Load comments
The “glorified taxi” driver central to F1’s continued safety push Plus

The “glorified taxi” driver central to F1’s continued safety push

As the driver of Formula 1’s medical car, Alan van der Merwe’s job is to wait – and hope his skills aren’t needed. JAMES NEWBOLD hears from F1’s lesser-known stalwarts

Formula 1
Jan 15, 2022
When BMW added F1 'rocket fuel' to ignite Brabham's 1983 title push Plus

When BMW added F1 'rocket fuel' to ignite Brabham's 1983 title push

There was an ace up the sleeve during the 1983 F1 title-winning season of Nelson Piquet and Brabham. It made a frontrunning car invincible for the last three races to see off Renault's Alain Prost and secure the combination's second world title in three years

Formula 1
Jan 13, 2022
How “abysmal” reliability blunted Brabham’s first winner Plus

How “abysmal” reliability blunted Brabham’s first winner

Brabham’s first world championship race-winning car was held back by unreliable Climax engines – or so its creators believed, as STUART CODLING explains

Formula 1
Jan 10, 2022
The steps Norris took to reach a new level in F1 2021 Plus

The steps Norris took to reach a new level in F1 2021

Lando Norris came of age as a grand prix driver in 2021. McLaren’s young ace is no longer an apprentice or a quietly capable number two – he’s proved himself a potential winner in the top flight and, as STUART CODLING finds out, he’s ready to stake his claim to greatness…

Formula 1
Jan 9, 2022
The original F1 maestro who set the bar for Schumacher and Hamilton Plus

The original F1 maestro who set the bar for Schumacher and Hamilton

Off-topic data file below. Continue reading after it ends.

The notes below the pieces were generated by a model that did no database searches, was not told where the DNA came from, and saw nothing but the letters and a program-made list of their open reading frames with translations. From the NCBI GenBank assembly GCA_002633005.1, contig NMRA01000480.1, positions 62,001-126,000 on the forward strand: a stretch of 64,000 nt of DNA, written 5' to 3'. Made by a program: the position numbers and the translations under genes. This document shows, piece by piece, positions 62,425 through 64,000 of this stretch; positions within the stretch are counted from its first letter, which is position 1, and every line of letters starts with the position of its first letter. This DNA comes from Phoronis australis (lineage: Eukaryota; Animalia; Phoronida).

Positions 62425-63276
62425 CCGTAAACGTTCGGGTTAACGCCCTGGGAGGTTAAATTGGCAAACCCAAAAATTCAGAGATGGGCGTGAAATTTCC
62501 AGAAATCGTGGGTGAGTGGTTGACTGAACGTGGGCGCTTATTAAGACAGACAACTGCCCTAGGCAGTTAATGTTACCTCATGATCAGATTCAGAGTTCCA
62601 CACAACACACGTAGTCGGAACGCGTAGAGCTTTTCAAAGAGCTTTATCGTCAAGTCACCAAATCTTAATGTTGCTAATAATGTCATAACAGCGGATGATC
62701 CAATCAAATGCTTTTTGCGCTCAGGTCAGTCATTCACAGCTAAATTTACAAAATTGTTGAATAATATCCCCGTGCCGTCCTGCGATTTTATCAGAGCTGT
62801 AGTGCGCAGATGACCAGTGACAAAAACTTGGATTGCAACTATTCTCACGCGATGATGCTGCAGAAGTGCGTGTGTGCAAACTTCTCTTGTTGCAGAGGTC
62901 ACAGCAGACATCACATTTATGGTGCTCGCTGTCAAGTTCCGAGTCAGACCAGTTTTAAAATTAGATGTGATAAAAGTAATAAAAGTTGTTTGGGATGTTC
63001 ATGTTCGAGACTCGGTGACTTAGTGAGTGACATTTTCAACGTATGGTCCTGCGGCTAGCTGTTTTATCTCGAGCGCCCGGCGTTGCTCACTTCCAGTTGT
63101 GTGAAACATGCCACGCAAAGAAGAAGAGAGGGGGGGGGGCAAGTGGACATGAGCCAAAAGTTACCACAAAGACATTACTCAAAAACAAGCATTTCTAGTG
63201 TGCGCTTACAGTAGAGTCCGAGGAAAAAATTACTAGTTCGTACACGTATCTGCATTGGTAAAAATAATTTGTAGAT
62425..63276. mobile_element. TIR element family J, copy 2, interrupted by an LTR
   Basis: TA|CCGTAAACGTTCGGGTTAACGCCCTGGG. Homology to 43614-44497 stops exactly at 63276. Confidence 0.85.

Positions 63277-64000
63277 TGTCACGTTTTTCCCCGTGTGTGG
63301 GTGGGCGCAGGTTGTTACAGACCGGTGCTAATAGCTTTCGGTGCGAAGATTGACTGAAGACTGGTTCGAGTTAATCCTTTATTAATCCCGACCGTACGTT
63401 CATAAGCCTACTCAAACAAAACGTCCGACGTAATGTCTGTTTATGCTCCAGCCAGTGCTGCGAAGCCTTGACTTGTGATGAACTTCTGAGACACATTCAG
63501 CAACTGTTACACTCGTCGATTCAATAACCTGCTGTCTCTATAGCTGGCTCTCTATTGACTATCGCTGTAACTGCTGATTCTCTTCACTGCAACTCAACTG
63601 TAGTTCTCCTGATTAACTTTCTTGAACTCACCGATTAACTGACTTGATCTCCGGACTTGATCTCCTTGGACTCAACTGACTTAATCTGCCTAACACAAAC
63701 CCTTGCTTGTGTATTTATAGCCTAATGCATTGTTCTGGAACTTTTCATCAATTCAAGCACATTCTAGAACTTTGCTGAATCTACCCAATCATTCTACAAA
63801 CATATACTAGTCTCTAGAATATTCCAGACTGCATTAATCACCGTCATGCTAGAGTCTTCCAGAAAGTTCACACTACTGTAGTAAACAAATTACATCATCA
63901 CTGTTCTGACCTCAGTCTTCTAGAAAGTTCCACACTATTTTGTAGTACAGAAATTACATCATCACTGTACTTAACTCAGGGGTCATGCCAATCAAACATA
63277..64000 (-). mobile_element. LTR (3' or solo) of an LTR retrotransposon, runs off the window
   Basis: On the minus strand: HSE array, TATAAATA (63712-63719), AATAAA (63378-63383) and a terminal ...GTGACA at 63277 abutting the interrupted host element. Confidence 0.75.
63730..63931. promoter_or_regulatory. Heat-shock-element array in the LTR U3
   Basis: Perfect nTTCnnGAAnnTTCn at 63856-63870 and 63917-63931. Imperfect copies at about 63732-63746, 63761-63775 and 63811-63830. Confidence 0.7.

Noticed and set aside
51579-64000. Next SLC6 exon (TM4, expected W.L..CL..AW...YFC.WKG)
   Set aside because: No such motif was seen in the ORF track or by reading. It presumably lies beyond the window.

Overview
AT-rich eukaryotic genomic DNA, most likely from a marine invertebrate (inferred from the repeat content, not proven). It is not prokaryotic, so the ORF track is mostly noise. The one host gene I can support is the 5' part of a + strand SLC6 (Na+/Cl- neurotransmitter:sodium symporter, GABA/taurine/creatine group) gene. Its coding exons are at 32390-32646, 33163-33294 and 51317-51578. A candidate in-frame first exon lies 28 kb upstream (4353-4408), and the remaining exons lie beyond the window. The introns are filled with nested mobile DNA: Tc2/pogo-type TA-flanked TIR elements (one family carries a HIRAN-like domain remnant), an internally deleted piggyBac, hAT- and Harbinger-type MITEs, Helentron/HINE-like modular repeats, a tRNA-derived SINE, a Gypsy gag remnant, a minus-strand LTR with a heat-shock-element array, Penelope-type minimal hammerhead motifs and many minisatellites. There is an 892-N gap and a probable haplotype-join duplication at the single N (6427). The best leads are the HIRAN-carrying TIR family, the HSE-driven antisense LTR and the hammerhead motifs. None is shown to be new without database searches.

Juan Manuel Fangio, peerless on track and charming off it, established the gold standard of grand prix greatness. NIGEL ROEBUCK recalls a remarkable champion

Formula 1
Jan 8, 2022
How Russell sees his place in the Mercedes-Hamilton F1 superteam Plus

How Russell sees his place in the Mercedes-Hamilton F1 superteam

George Russell joining Lewis Hamilton at Mercedes this year gives it arguably the best line-up in Formula 1 – if it can avoid too many fireworks. After serving his apprenticeship at Williams, Russell is the man that Mercedes team believes can lead it in the post-Hamilton era, but how will he fare against the seven-time champion? Autosport heard from the man himself

Formula 1
Jan 6, 2022
How F1 pulled off its second pandemic season and its 2022 implications Plus

How F1 pulled off its second pandemic season and its 2022 implications

OPINION: The Formula 1 season just gone was the second to be completed under the dreaded shadow of the COVID-19 pandemic, but in many ways it was much more ‘normal’ than 2020. Here’s the story of how the championship’s various organisers delivered a second challenging campaign, which offers a glimpse at what may be different next time around

Formula 1
Jan 5, 2022
The adapt or die mentality that will shape F1's future Plus

The adapt or die mentality that will shape F1's future

As attitudes towards the motor car and what powers it change, Formula 1 must adapt its offering. MARK GALLAGHER ponders the end of fossil fuels

Formula 1
Jan 3, 2022